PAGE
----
Cupping therapy is an ancient method of treatment that dates to Chinese, Indian, Egyptian and Middle Eastern medicine. Hippocrates himself recommended it as a line of treatment, and nowadays celebrities and athletes resort to cupping for relaxation, muscle and joint pain relief, and overall detoxification and anti-inflammation. The upside to treatments like cupping, massage therapy and acupuncture, particularly in combination with one another, is that there are seldom side effects or negative impressions upon the individual’s body. One can experiment and ultimately benefit from these treatments on a holistic level. Cupping has so far been clinically proven to relieve arthritic and low back pains, common flus and colds, anemia and blood-disease, and is used in the place of analgesics. Users of cupping have also reported positive effects of cupping on depression, anxiety and stress management, but trials upon this and other benefits have yet to be done.
HOW IT WORKS
Devices used for cupping can be manually with a glass cup and a flame to generate a vacuum, or with a plastic vacuum pump and plastic cups. There are two types of cupping – dry cupping, where the cup is applied directly to the skin and left for about 3 minutes, and wet cupping, where a nick is made under the skin and a small layer of clotted blood pools in the cup. Therapists may leave the cups stationary in dry cupping, or they may move them around, depending on the condition. The vacuum of the cup works in reverse massage, lifting the skin and underlying fascia underneath off the muscle fibers, which explains the excellent effect it has on muscle spasms and cramps. Cupping works upon specific energy points, much like acupuncture, so for every condition you wish to treat, there are a handful of points to touch upon for the optimal result. However, the complete physiology behind cupping has yet to be understood, but overall it is known for promoting good circulation, detoxification, anti-inflammation and excellent immunity and lymphatic cleansing.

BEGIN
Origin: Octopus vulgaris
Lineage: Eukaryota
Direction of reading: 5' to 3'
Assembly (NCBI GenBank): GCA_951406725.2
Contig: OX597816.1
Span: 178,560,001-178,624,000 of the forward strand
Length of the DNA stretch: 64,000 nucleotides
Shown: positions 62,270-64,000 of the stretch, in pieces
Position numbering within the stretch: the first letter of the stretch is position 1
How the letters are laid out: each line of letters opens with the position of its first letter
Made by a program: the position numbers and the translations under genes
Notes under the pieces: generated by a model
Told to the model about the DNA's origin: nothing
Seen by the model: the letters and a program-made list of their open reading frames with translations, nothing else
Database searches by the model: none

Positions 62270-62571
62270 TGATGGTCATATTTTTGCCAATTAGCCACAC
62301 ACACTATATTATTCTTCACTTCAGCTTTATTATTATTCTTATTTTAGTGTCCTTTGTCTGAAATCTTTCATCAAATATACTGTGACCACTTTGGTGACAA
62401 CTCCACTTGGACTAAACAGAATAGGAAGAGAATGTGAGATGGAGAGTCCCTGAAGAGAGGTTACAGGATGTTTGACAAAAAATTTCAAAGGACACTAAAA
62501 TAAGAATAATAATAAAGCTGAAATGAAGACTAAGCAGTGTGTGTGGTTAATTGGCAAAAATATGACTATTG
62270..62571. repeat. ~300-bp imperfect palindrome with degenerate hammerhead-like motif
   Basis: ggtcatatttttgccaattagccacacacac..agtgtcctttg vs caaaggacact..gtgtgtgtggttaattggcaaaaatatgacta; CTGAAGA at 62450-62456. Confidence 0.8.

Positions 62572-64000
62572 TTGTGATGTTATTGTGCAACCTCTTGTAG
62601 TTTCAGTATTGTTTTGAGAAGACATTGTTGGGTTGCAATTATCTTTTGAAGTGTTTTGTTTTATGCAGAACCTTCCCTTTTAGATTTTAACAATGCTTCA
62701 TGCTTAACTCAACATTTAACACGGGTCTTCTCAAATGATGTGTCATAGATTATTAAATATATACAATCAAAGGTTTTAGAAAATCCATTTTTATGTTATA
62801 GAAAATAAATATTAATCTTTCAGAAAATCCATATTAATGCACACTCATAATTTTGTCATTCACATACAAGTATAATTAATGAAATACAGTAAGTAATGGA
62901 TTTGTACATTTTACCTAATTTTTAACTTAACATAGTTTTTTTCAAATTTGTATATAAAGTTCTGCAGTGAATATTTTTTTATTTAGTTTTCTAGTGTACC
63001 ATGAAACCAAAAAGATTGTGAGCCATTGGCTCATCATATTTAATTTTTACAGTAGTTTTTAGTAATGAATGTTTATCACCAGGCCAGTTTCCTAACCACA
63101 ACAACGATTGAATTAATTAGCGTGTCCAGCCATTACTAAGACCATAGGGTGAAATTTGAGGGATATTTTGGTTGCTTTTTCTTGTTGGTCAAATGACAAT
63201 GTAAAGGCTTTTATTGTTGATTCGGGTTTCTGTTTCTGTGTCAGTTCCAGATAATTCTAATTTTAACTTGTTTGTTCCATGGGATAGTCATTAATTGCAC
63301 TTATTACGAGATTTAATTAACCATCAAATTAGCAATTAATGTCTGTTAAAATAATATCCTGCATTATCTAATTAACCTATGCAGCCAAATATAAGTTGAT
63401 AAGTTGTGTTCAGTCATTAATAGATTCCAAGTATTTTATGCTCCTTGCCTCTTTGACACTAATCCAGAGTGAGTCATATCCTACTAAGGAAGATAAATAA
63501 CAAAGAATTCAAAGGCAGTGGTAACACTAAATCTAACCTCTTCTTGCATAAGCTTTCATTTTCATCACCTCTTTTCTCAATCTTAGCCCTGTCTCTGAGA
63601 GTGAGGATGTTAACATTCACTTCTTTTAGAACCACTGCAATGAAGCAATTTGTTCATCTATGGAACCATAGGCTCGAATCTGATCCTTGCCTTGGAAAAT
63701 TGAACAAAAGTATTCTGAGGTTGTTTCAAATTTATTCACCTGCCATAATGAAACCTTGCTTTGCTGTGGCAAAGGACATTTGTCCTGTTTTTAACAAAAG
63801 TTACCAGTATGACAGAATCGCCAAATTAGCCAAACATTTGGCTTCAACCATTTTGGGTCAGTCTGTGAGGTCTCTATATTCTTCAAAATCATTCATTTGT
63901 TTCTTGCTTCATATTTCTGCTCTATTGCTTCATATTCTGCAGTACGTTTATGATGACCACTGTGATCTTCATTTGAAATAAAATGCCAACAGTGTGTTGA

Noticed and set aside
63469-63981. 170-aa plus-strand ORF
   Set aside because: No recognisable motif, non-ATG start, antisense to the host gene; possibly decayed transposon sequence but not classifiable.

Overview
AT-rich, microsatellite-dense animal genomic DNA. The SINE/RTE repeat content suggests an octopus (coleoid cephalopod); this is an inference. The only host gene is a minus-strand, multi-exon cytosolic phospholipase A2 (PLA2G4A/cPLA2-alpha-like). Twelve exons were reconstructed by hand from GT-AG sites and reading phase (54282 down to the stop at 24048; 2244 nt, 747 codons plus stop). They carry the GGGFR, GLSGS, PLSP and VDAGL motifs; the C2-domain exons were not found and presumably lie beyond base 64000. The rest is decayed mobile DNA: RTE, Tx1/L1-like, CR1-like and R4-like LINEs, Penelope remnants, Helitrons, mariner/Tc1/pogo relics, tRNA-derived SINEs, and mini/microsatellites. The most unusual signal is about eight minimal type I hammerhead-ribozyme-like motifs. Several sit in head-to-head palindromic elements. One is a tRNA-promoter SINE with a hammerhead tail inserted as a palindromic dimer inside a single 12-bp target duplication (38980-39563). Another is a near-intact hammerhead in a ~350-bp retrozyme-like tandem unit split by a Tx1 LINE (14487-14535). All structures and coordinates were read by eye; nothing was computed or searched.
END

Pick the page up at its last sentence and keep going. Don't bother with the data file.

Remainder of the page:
The area is first sterilized and cleansed, and so are the cups to be used. The most common area for cupping is the back, and the spinal vertebrae C7-T1, or the area below the sharp, bony prominence at the back of your neck, is considered the most important of them, along with two points situated below the scapulae, or shoulder-blades. These focal points are said to be a systemic point, particularly in Middle Eastern cupping tradition. Typically, an array of cups will be placed across the back (again, depending on the condition) and the sensation is that of mild discomfort, bruising and a slight burn. Some therapists would moisturize the skin for dry cupping massage across various points of the body. In wet cupping, one would have to sustain a small stinging sensation from the scalpel or razor nicking the skin. Cupping is often used in junction with acupuncture and massage, so going to an experienced professional for a full session will provide the best results possible. Some forms of cupping, such as needle cupping, combine acupuncture needles and cups together upon the same energy point. The skin heals up in about 5-6 days with dry cupping, and about 10 days with wet cupping, and for those who regularly commit to cupping, they may have mild scarring.
Cupping therapy is definitely a must-try on the bucket list for every fitness guru and lifestyle coach out there, but that doesn’t mean the average Joe shouldn’t give it a try. The results are almost always positive, relaxing and can even kick that nasty, stubborn cold in the butt. There’s nothing to lose.